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Reductions in Westmoreland shared-ride program defended

Rich Cholodofsky
| Sunday, July 19, 2015, 10:21 p.m.

As complaints continue to roll in about planned service cuts to the Westmoreland County Transit Authority shared-ride program, officials insist the changes are necessary to keep the financially struggling program solvent.

During an authority board meeting last week, Executive Director Alan Blahovec said the program cuts are expected to impact just 5 percent of the more than 250,000 riders who are expected to use the program this year. And few, if any riders, will be left without rides, Blahovec said.

Earlier this year, authority officials revamped the program by hiring one service provider to operate the transportation system that caters to senior citizens and low-income residents.

Included with that consolidation was a fare hike and program cuts, all deemed necessary to trim an operating deficit that was $1.3 million two years ago and $800,000 during the last fiscal year.

“This year, we raised fares and eliminated service to make the budget,” Blahovec said.

The cuts, to be implemented Aug. 1, include a two-hour reduction of daily service for the shared-ride program; the latest trip will be 7 p.m. instead of 9 p.m. on weekdays. The authority reduced the number of days the shared-ride vehicles will travel into Pittsburgh from five days a week to three. Hours of operation for Saturday service will be trimmed.

The cuts do not impact the authority's popular commuter bus service to Pittsburgh.

“We're trying to be as fiscally responsible as possible. Any changes we made were in an effort to continue the program. It was made to keep it alive,” authority board Chairman Frank Tosto said.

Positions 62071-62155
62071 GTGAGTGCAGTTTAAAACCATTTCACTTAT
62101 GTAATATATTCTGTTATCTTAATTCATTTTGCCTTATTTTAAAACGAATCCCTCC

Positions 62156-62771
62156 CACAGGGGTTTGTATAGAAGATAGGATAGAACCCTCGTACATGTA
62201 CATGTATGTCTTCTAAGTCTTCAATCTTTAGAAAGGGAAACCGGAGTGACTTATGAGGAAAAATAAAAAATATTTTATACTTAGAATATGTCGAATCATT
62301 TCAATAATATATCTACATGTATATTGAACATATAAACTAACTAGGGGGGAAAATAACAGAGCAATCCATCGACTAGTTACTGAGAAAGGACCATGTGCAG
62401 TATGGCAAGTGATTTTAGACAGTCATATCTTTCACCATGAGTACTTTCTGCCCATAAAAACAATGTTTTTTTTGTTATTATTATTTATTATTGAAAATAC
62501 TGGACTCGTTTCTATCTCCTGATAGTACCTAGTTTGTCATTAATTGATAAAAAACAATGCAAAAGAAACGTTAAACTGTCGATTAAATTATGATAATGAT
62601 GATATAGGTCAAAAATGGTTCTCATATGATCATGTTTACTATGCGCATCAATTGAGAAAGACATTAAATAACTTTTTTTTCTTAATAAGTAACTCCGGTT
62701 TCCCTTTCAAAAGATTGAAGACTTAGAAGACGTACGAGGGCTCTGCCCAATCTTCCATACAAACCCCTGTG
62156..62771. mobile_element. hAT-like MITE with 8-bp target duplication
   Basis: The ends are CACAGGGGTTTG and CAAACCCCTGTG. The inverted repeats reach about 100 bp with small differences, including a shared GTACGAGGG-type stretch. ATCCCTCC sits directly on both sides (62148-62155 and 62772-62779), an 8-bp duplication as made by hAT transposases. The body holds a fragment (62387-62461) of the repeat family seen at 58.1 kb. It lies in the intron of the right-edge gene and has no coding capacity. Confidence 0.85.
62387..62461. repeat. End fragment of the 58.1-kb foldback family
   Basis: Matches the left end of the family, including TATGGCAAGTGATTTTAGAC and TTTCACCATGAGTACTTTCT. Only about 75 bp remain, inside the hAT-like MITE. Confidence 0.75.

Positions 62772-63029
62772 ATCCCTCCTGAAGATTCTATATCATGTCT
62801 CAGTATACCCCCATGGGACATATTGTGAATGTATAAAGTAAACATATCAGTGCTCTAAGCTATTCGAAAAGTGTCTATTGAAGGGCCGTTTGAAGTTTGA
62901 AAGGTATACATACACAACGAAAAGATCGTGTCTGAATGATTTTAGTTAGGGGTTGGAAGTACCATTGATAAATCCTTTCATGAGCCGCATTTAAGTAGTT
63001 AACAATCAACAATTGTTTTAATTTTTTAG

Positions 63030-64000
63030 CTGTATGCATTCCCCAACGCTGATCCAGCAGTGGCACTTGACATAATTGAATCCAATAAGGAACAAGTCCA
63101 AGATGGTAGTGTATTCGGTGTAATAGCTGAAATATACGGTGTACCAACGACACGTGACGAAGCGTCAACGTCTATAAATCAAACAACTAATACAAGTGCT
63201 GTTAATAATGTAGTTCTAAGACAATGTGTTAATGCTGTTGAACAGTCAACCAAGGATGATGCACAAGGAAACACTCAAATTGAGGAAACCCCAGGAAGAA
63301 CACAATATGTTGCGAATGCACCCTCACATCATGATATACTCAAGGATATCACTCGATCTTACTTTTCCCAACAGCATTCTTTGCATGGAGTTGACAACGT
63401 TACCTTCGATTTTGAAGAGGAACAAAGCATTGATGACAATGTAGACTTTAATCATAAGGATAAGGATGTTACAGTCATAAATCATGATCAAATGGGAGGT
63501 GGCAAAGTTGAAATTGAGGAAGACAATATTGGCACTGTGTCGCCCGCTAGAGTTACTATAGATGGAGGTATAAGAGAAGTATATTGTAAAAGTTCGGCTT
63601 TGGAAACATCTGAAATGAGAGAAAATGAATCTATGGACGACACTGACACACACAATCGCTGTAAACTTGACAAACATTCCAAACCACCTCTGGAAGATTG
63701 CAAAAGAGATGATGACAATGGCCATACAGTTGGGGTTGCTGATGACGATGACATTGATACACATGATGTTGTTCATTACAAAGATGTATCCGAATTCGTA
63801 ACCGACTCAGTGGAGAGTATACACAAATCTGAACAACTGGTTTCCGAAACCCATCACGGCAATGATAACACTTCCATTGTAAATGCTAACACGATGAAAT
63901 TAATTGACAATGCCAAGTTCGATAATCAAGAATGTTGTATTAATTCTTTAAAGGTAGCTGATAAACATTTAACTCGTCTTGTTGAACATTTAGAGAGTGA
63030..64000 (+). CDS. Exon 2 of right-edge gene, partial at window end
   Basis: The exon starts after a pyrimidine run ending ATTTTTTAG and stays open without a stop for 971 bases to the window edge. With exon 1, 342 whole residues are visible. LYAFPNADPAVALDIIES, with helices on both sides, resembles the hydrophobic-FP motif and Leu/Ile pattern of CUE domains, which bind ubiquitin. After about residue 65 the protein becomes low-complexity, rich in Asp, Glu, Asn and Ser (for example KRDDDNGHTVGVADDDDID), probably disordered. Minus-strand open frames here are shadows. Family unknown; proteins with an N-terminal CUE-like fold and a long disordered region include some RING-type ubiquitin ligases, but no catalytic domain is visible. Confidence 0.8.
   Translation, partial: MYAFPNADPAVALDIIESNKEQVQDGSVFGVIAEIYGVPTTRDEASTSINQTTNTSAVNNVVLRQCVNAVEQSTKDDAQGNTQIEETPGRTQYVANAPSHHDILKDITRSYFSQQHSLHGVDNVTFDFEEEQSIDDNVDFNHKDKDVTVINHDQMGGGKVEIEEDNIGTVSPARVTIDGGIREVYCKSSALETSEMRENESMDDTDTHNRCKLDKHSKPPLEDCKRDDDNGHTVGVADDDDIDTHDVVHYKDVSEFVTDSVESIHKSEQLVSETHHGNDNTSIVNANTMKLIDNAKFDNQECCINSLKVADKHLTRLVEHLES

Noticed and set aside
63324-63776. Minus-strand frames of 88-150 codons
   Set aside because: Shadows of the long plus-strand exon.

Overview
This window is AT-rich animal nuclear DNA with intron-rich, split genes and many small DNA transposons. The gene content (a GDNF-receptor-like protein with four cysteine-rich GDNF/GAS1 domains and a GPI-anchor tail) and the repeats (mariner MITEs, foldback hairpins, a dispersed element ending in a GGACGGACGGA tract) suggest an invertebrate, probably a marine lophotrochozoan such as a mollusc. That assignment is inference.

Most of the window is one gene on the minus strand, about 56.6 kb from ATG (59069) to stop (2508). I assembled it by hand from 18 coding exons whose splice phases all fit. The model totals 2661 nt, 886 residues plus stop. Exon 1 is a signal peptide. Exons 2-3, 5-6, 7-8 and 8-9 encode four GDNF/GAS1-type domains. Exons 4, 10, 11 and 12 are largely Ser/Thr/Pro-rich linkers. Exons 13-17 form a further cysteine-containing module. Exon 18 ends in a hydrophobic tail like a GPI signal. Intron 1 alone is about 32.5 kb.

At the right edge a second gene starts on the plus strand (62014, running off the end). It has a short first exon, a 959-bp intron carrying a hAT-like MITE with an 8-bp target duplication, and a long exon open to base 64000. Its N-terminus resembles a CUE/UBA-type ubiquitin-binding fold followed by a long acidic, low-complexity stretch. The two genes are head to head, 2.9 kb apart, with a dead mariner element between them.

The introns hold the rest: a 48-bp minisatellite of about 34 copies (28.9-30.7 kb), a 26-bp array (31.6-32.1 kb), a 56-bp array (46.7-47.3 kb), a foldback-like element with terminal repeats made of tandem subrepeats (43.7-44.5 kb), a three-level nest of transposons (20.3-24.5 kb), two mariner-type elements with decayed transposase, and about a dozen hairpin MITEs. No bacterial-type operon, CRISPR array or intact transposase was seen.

The shared-ride program, which provides subsidized rides to as many as 800 seniors, disabled passengers and low-income residents each day, is expected to cost $5.2 million this year and is funded through state grants and fares.

Annual operating deficits in each of the last two years have been covered by the authority's surplus, Blahovec said.

Authority board members and county officials have received a bevy of complaints during the past month regarding the program cuts and performance in general of the shared-ride program.

Riders have been unhappy with how rides are scheduled as well as the operation of the service.

“I am angry because I have to wait so long,” said Melinda Chedrick of Jeannette. Chedrick was one of two seniors who attended last week's authority board meeting to complain about the service.

“I am fed up with the way older people are being treated,” Chedrick said.

Authority board members, during a lengthy discussion, suggested that the shared-ride program is a victim of having allowed riders too many liberties in the past.

Riders are currently allowed to alter pickup times through the day, request certain vehicles and even refuse rides. Those accommodations have caused inefficiencies, Blahovec said.

“We're not doing as bad a job as they're letting on. We've had a lot of late trips, and we're addressing them and we'll get after them right away,” Blahovec said.

Rich Cholodofsky is a staff writer for Trib Total Media. He can be reached at 724-830-6293 or rcholodofsky@tribweb.com.

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